@IBAction func showLocations() {
  }
}

extension MapViewController: MKMapViewDelegate {
}
Pressing the User button zooms in to the user’s location
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Showing pins for locations

The other button, Locations, is going to show the region that contains all the user’s saved locations. Before you can do that, you first have to fetch those locations from the data store.

var locations = [Location]()
// MARK:- Helper methods
func updateLocations() {
  mapView.removeAnnotations(locations)

  let entity = Location.entity()

  let fetchRequest = NSFetchRequest<Location>()
  fetchRequest.entity = entity

  locations = try! managedObjectContext.fetch(fetchRequest)
  mapView.addAnnotations(locations)
}
override func viewDidLoad() {
  super.viewDidLoad()
  updateLocations()
}
// Third tab
navController = tabViewControllers[2] as! UINavigationController
let controller3 = navController.viewControllers.first
                  as! MapViewController
controller3.managedObjectContext = managedObjectContext
public class Location: NSManagedObject, MKAnnotation {
public var coordinate: CLLocationCoordinate2D {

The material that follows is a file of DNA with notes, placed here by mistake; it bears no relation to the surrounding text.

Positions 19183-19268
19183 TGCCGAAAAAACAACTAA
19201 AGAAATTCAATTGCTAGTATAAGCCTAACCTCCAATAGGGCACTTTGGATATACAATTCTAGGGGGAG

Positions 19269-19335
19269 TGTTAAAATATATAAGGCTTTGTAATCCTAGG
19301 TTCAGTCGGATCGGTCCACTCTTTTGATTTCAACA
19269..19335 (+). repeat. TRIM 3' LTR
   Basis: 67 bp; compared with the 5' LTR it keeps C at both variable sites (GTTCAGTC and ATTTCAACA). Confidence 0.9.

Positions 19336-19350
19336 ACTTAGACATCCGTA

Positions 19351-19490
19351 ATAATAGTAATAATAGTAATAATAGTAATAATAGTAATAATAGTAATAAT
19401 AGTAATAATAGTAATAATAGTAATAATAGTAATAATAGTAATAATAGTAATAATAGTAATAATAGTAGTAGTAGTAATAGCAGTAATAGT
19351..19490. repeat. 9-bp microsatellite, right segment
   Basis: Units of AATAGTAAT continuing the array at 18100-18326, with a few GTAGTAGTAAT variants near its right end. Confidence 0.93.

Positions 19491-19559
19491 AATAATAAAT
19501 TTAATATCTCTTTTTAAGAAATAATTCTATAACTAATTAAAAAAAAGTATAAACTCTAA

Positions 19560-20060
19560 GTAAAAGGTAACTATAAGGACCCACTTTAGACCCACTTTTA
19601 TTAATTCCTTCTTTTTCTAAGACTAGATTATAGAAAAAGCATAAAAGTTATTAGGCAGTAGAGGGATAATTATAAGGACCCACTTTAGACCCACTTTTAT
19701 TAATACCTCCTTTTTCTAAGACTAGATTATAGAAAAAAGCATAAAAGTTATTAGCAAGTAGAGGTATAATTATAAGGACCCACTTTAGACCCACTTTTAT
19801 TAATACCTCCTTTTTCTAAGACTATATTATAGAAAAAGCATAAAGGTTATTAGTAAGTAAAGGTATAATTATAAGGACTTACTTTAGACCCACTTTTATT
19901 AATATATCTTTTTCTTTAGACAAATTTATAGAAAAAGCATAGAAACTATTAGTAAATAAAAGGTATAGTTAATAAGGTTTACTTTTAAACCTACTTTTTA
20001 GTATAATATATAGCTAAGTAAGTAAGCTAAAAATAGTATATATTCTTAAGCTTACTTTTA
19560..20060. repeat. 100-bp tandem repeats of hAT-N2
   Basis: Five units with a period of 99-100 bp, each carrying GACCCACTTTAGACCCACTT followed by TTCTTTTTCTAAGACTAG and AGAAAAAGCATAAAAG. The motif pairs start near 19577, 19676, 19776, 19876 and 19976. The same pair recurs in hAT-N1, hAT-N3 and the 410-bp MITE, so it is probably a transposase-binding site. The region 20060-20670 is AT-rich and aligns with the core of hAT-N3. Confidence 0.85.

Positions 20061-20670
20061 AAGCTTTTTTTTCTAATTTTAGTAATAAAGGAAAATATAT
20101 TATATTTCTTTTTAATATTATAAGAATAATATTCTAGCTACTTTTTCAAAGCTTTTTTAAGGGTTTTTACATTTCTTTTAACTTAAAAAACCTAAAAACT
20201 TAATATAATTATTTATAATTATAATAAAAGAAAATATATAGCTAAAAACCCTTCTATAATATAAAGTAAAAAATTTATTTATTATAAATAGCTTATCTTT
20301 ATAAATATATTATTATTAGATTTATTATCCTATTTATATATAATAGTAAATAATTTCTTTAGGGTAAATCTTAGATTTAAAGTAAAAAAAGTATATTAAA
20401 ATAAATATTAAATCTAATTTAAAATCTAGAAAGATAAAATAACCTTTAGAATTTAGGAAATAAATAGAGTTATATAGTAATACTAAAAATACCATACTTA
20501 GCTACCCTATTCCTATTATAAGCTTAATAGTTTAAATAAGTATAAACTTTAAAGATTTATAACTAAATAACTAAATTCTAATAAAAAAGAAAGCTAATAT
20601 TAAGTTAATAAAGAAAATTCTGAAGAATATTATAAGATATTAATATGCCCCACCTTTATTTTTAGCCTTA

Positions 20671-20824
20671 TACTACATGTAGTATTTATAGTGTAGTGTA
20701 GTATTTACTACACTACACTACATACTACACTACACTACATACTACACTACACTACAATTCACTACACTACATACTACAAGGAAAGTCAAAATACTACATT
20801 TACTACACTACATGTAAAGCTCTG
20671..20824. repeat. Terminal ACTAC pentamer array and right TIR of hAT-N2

return CLLocationCoordinate2DMake(latitude, longitude)
}

public var title: String? {
  if locationDescription.isEmpty {
    return "(No Description)"
  } else {
    return locationDescription
  }
}

public var subtitle: String? {
  return category
}
let s = location.title
location.title = "Time for a change"
func title() -> String? {
  if locationDescription.isEmpty {
    return "(No Description)"
  } else {
    return locationDescription
  }
}
The map shows pins for the saved locations
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Showing a region

Tapping the User button makes the map zoom to the user’s current coordinates, but the same thing doesn’t happen yet for the location pins.

func region(for annotations: [MKAnnotation]) ->
     MKCoordinateRegion {
  let region: MKCoordinateRegion

  switch annotations.count {
  case 0:
    region = MKCoordinateRegion(